"In Sweden every road leads to the forest." That's the claim of Volvo executives at the launch of the firm's latest addition to its new model line-up. Following the reinvention of the brand we have seen the arrival of the striking new XC90 SUV and the great looking luxury saloon S90. Now comes the rugged estate version of this car, the V90 Cross Country.
Personally I prefer the estate V90 to the saloon but most executive buyers in Ireland will opt for the boot. Only a handful will opt for the estate and I suspect fewer still for this rugged four-wheel drive variant. Yet by doing so they stand out from the crowd. And that's an appealing trait to some premium buyers.
Just like the flagship XC90, this iteration delights in the juxtaposition of a rugged all-rounder, capable of some serious rough-and-tumble work, while at the same time a cabin that cocoons its occupants in opulence. Basically the interior of the Cross Country has all the touchscreen tech wizardry and leather finish of the firm’s latest premium saloon and SUV.
It rides 60mm higher than the regular S90 and V90, and is clad with the usual array of extended wheel arches and plastic protection strips we have come to expect on the Volvo’s Cross Country format.
Volvo developed a special tyre range for this car along with Pirelli. The claim is that these tyres offer the best mix of comfort and off-road ability for the car. However, it does invite the question of whether the tyre development came about because the chassis engineers couldn't make the ride quality as good as they wanted based on the suspension system alone.
The Swedes have been doing this variant for 20 years now, and it has become something of an icon for the brand. In its home country it is the car of choice for the police thanks to its large boot, urban looks but off-road ability. Volvo executives told The Irish Times the importance of this version for brand reputation and heritage makes up for the fact it is in reality a niche model in the range. Besides, while the regular V90 is the preferred format for the main European markets such as Germany and Britain, Cross Country variants are favoured in the United States and China.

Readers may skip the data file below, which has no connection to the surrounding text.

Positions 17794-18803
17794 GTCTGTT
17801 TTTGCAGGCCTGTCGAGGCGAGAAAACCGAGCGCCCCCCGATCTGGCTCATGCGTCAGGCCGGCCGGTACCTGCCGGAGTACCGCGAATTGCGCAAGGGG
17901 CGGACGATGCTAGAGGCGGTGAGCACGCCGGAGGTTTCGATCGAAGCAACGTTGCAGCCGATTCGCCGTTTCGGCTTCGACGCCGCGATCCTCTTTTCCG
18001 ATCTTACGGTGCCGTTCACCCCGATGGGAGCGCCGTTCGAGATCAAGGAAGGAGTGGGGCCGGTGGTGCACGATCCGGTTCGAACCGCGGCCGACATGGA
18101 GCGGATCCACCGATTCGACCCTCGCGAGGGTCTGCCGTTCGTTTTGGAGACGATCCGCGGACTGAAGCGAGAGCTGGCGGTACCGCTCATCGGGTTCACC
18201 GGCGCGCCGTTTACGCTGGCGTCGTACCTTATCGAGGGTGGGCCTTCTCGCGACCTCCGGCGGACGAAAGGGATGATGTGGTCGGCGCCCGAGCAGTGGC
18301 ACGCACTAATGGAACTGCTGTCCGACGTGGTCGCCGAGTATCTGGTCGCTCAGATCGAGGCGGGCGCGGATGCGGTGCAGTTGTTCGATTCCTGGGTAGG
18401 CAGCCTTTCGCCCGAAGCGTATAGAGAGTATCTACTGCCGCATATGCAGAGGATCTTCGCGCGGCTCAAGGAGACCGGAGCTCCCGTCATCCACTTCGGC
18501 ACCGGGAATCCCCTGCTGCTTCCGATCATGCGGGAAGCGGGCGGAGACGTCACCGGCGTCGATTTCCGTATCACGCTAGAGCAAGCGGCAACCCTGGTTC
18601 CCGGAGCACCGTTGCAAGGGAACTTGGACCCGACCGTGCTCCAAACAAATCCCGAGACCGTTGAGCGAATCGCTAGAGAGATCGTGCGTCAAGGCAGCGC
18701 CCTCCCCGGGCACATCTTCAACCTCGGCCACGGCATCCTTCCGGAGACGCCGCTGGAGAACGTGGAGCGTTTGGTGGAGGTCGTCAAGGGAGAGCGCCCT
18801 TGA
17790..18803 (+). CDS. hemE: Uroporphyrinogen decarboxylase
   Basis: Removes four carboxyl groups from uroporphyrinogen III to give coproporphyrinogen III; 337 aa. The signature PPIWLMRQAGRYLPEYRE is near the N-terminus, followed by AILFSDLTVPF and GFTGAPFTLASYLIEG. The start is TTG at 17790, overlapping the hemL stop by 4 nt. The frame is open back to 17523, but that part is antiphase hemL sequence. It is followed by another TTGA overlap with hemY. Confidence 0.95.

Four engines are on offer from launch – the D4 and D5 diesels and T5 and T6 petrols – with no plans as yet to offer a petrol-electric plug-in hybrid power train to the mix.
With prices and arrival time in Ireland yet to be confirmed we have not got confirmation as to the Irish specification but the aim is to offer this variant at the higher grades of the S90 range.
Volvo's revolution doesn't stop here. Next up is likely to be a replacement for the current XC60, a perhaps even a new crossover format for the current V40. Asked if the Swedes were hoping to become a crossover brand, Volvo's research and development chief, Peter Mertens, said that in the future it is possible that the majority of its range will be either crossovers or SUVs, but that models like the S90 were still important to the brand.
He denied the Cross Country was merely a cosmetic exercise. “If it was just cosmetic people would realise it very quickly and it would not be good for the brand. This is much more than a cosmetic exercise.”
The Cross Country also boasts the latest safety technology, part of the firm’s ongoing efforts to meet a promise that by 2020 no one will be killed or seriously injured in or by a new Volvo. It’s a brave – even foolhardy – target but its engineers are striving to meet it. The new car features two elements that focus on alerting other cars nearby when either the road is slippy or a car further up the road has its hazard lights on. The system uses cloud computing to transmit the information from the Volvo in front about either slippery roads or hazard lights in operation. This information is then passed down to cars within a few kilometres and travelling in the same direction.
For now the system has limitations. It only communicates with other new Volvos fitted with the system. It will be rolled out in Scandinavia first, before coming to other markets in time. It will be rolled out later this year on all XC90, S90 and V90 cars built from November onwards. It is indicative, however, of the increasing focus on car-to-car communication systems and the ongoing debates about protocols and standardisation across the motor industry and transport systems.
Worth the wait?
We await a proper test in the new Volvo, but for those who like the mix of rugged ability but more conventional looks and a proper premium cabin then it may be worth the weight. Not everyone wants to join the SUV, set and this V90 CC offers something different. With car parks filled with German brands it stands out from the crowd and the SUV set.
Its predecessor was one of my favourite cars of recent years, and I’m looking forward to finding out if this latest version lives up to its high standards.